This example shows how to calculate the lengths of a set of streamlines and also how to compress the streamlines without considerably reducing their lengths or overall shape.
A streamline in DIPY is represented as a numpy array of size \((N \times 3)\) where each row of the array represent a 3D point of the streamline. A set of streamlines is represented with a list of numpy arrays of size \((N_i \times 3)\) for \(i=1:M\) where \(M\) is the number of streamlines in the set.
import numpy as np from dipy.tracking.utils import length from dipy.tracking.metrics import downsample from dipy.tracking.distances import approx_polygon_track
Let’s first create a simple simulation of a bundle of streamlines using a cosine function.
def simulated_bundles(no_streamlines=50, n_pts=100): t = np.linspace(-10, 10, n_pts) bundle =  for i in np.linspace(3, 5, no_streamlines): pts = np.vstack((np.cos(2 * t/np.pi), np.zeros(t.shape) + i, t )).T bundle.append(pts) start = np.random.randint(10, 30, no_streamlines) end = np.random.randint(60, 100, no_streamlines) bundle = [10 * streamline[start[i]:end[i]] for (i, streamline) in enumerate(bundle)] bundle = [np.ascontiguousarray(streamline) for streamline in bundle] return bundle bundle = simulated_bundles() print('This bundle has %d streamlines' % len(bundle))
This bundle has 50 streamlines.
length function we can retrieve the lengths of each streamline.
Below we show the histogram of the lengths of the streamlines.
lengths = list(length(bundle)) import matplotlib.pyplot as plt fig_hist, ax = plt.subplots(1) ax.hist(lengths, color='burlywood') ax.set_xlabel('Length') ax.set_ylabel('Count') # plt.show() plt.legend() plt.savefig('length_histogram.png')
Length will return the length in the units of the coordinate system that
streamlines are currently. So, if the streamlines are in world coordinates then
the lengths will be in millimeters (mm). If the streamlines are for example in
native image coordinates of voxel size 2mm isotropic then you will need to
multiply the lengths by 2 if you want them to correspond to mm. In this example
we process simulated data without units, however this information is good to have
in mind when you calculate lengths with real data.
Next, let’s find the number of points that each streamline has.
n_pts = [len(streamline) for streamline in bundle]
Often, streamlines are represented with more points than what is actually
necessary for specific applications. Also, sometimes every streamline has
different number of points which could be of a trouble for some algorithms
. The function
downsample can be used to set the number of points of a
streamline at a specific number and at the same time enforce that all the
segments of the streamline will have equal length.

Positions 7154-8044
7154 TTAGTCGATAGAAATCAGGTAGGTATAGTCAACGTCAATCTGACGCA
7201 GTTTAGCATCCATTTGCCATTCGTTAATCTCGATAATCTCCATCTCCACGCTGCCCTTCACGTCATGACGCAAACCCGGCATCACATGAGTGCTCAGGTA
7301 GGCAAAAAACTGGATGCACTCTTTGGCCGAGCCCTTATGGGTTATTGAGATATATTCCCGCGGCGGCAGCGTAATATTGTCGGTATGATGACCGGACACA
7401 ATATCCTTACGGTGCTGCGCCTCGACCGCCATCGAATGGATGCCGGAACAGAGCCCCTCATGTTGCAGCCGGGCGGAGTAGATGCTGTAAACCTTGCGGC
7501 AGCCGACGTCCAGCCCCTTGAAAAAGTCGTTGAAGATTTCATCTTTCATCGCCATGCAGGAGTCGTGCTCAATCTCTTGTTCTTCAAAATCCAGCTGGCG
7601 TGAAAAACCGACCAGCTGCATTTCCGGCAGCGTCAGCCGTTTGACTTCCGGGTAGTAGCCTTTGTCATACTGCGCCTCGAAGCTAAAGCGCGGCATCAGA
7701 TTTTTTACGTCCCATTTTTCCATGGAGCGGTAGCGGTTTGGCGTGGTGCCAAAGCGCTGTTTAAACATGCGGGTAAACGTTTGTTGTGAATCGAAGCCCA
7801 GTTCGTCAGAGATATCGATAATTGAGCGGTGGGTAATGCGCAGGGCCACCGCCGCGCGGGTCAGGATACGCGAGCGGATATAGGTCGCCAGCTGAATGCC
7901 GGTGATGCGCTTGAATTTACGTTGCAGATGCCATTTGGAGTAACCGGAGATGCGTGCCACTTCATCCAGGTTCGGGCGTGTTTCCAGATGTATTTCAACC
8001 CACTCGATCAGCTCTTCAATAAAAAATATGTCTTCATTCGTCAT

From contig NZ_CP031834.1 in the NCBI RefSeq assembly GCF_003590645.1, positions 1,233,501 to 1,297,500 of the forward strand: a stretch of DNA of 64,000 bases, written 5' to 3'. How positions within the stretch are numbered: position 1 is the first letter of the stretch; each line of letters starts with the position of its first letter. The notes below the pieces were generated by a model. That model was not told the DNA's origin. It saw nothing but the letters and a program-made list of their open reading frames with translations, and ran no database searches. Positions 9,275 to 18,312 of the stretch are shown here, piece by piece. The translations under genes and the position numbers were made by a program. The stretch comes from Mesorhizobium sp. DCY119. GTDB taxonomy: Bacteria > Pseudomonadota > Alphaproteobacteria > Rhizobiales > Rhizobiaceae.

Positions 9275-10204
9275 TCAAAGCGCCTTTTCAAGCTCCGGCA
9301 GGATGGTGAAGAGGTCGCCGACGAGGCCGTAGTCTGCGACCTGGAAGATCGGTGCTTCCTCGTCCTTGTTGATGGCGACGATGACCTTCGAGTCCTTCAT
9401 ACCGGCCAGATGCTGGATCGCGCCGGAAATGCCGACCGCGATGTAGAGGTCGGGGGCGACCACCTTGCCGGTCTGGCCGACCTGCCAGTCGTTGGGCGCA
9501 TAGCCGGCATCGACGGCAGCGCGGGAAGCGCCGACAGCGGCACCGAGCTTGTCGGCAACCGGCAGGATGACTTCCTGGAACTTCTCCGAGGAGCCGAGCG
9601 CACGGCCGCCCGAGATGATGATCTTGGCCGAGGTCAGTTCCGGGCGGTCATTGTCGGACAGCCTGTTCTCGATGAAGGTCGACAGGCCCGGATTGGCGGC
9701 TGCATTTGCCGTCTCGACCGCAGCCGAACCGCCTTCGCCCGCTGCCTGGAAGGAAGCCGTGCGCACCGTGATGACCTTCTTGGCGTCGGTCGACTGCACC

bundle_downsampled = [downsample(s, 12) for s in bundle] n_pts_ds = [len(s) for s in bundle_downsampled]
Alternatively, the function
approx_polygon_track allows to reduce the number
of points so that they are more points in curvy regions and less points in
less curvy regions. In contrast with
downsample it does not enforce that
segments should be of equal size.
bundle_downsampled2 = [approx_polygon_track(s, 0.25) for s in bundle] n_pts_ds2 = [len(streamline) for streamline in bundle_downsampled2]
approx_polygon_track can be thought as methods for
lossy compression of streamlines.
from dipy.viz import window, actor # Enables/disables interactive visualization interactive = False ren = window.Renderer() ren.SetBackground(*window.colors.white) bundle_actor = actor.streamtube(bundle, window.colors.red, linewidth=0.3) ren.add(bundle_actor) bundle_actor2 = actor.streamtube(bundle_downsampled, window.colors.red, linewidth=0.3) bundle_actor2.SetPosition(0, 40, 0) bundle_actor3 = actor.streamtube(bundle_downsampled2, window.colors.red, linewidth=0.3) bundle_actor3.SetPosition(0, 80, 0) ren.add(bundle_actor2) ren.add(bundle_actor3) ren.set_camera(position=(0, 0, 0), focal_point=(30, 0, 0)) window.record(ren, out_path='simulated_cosine_bundle.png', size=(900, 900)) if interactive: window.show(ren)
From the figure above we can see that all 3 bundles look quite similar. However, when we plot the histogram of the number of points used for each streamline, it becomes obvious that we have managed to reduce in a great amount the size of the initial dataset.
import matplotlib.pyplot as plt fig_hist, ax = plt.subplots(1) ax.hist(n_pts, color='r', histtype='step', label='initial') ax.hist(n_pts_ds, color='g', histtype='step', label='downsample (12)') ax.hist(n_pts_ds2, color='b', histtype='step', label='approx_polygon_track (0.25)') ax.set_xlabel('Number of points') ax.set_ylabel('Count') # plt.show() plt.legend() plt.savefig('n_pts_histogram.png')
Finally, we can also show that the lengths of the streamlines haven’t changed considerably after applying the two methods of downsampling.
lengths_downsampled = list(length(bundle_downsampled)) lengths_downsampled2 = list(length(bundle_downsampled2)) fig, ax = plt.subplots(1) ax.plot(lengths, color='r', label='initial') ax.plot(lengths_downsampled, color='g', label='downsample (12)') ax.plot(lengths_downsampled2, color='b', label='approx_polygon_track (0.25)') ax.set_xlabel('Streamline ID') ax.set_ylabel('Length') # plt.show() plt.legend() plt.savefig('lengths_plots.png')
Example source code
You can download
the full source code of this example. This same script is also included in the dipy source distribution under the